5 Tips For Setting Up a Remote Office

A remote office can be a massive advantage for a contractor, especially early on. Here are the main things you need to make sure yours is functional and effective.

Setting up a remote office has a number of advantages, especially if you’re just starting out. Most new contractors are self-employed and often work alone before they can build a team, so their home becomes their first office.

And that’s all well and good, but turns out creating a decent office is harder than it looks. There are some basic features you should have available, as well as some investments that may be necessary. You will need tools for work now, and you need to be able to rely on them.

With that, let’s take a look at what I consider to be essentials for your remote office!

Save your files in the cloud

We’re long past the time where saving files on your computer and transferring them via Pendrive was the way to go.

Nowadays, you can rely on services like Google Drive, Dropbox, MEGA, and many others, as a way to save your files on the cloud. Meaning, the folders you choose will always be synced whenever you make changes or create new files, giving you an easy way to back up your files.

This is great for many reasons:

For one, the confidence that if your computer breaks down for some reason, you will still be able to access the exact same files anywhere. It works from your phone or most other devices with internet access. This means that if you ever have to format your computer, you don’t risk losing anything.

Smartphones are essential

Smartphones give you a lot of freedom to work outdoors. Yes, we’re talking about remote offices, but most contractor jobs require visiting houses and you may want a tool to assist your work on a daily basis.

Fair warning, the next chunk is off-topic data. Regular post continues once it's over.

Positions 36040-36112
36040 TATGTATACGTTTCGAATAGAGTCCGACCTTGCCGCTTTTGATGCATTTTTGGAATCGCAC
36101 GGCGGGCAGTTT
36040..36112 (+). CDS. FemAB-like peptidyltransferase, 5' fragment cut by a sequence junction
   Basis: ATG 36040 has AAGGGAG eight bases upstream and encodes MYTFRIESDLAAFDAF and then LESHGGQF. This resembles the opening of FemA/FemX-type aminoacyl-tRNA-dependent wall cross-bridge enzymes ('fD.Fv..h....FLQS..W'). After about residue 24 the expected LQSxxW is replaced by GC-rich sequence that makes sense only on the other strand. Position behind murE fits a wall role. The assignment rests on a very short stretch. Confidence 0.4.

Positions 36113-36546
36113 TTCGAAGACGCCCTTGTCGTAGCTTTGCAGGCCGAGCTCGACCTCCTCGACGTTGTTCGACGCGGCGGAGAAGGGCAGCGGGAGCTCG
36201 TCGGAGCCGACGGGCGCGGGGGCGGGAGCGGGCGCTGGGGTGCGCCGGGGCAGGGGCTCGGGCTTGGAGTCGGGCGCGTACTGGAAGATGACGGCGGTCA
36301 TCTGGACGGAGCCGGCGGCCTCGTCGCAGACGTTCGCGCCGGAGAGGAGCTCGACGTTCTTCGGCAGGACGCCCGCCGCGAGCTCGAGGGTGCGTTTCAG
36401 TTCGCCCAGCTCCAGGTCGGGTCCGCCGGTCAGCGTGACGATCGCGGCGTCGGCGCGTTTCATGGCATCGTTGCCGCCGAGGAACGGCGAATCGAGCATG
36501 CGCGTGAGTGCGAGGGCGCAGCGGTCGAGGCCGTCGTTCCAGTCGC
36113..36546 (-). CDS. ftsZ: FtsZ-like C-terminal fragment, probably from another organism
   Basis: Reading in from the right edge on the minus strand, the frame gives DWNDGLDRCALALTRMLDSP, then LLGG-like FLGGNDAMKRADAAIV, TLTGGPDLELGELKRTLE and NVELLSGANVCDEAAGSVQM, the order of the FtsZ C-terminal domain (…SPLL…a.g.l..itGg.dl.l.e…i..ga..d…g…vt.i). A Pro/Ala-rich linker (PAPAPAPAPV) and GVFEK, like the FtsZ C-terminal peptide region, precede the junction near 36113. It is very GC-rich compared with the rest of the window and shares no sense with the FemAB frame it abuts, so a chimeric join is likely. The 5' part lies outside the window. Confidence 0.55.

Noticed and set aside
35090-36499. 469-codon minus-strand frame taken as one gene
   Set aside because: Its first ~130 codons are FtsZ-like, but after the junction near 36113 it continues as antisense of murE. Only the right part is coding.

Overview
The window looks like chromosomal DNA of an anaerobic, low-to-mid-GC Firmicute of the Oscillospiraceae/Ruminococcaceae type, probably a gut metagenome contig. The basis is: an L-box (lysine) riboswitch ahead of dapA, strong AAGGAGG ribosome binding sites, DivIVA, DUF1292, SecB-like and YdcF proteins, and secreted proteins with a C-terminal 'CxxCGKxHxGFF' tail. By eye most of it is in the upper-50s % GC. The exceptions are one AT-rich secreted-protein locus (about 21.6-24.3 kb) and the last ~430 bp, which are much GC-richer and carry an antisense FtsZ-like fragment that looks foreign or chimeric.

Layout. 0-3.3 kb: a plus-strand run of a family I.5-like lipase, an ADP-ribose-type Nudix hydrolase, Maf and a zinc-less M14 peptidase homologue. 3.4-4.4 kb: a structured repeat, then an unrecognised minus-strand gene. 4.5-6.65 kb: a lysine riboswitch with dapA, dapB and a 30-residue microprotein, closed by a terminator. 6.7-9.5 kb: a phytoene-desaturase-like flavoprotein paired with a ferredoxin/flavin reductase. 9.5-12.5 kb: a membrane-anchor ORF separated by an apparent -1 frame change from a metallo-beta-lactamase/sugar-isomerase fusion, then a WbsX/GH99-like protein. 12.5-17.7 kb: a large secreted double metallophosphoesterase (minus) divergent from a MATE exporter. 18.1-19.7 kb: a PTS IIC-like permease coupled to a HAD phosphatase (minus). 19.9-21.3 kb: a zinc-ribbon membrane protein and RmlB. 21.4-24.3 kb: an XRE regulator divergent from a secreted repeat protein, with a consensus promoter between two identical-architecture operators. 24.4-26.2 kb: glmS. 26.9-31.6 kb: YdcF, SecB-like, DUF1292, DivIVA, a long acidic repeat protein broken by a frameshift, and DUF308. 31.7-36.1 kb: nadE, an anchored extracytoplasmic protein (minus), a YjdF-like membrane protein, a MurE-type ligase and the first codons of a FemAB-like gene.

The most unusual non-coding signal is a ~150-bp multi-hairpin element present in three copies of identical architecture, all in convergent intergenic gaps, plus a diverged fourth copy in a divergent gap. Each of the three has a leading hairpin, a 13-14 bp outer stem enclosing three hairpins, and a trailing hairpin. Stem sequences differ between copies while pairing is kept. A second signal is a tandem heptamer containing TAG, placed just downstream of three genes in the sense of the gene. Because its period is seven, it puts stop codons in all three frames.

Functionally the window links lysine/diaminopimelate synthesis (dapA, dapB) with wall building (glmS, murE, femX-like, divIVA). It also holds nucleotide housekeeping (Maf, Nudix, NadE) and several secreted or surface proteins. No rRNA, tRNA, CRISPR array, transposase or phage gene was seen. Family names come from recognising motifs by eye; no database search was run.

Almost everything you can do with a PC or laptop, you can do with a smartphone. Taking notes, sending emails, replying to messages, audio and video calls – and much more. A smartphone is a mobile office you can take anywhere.

It’s highly recommended that you purchase a smartphone with a new number specifically for work, as this will help in reducing confusion.

Get a good chair

Nothing will annoy you more in a home office than an uncomfortable chair.

Almost any desk will be fine, and you can get by with an average laptop. But a bad chair will ruin your days – not just right now, but likely in the future when your back starts to feel the strain.

Do yourself a favor and get a good chair. Your work days will be far more pleasant and your back will thank you.

If you need to get out a lot, consider investing in a good pair of sneakers.

Get good internet

Internet connection issues will always happen at some point, but you certainly want the most reliable service you can find. For a remote office, being offline completely halts productivity and prevents you from doing your job.

The same goes for connection bandwidth. Perhaps you don’t need the absolute top tier plan, but video calls need reliable download and upload speed for minimum lag and stuttering. 

Invest in a good computer

Obviously, this will depend on how long you plan on sticking to a remote office. But assuming it’s for at least one year, getting yourself a proper computer for work can be extremely helpful – perhaps even a laptop.

If you ever leave the home office setup, you can still bring your laptop with you, so the investment remains.

The thing is that low to mid-tier computers can be a bit unreliable depending on the kind of work that you do. For simply browsing, writing estimates, and attending the odd video call, most laptops will do just fine. But if you need to use AutoDesk, Photoshop, and other advanced software, your average computer might struggle.

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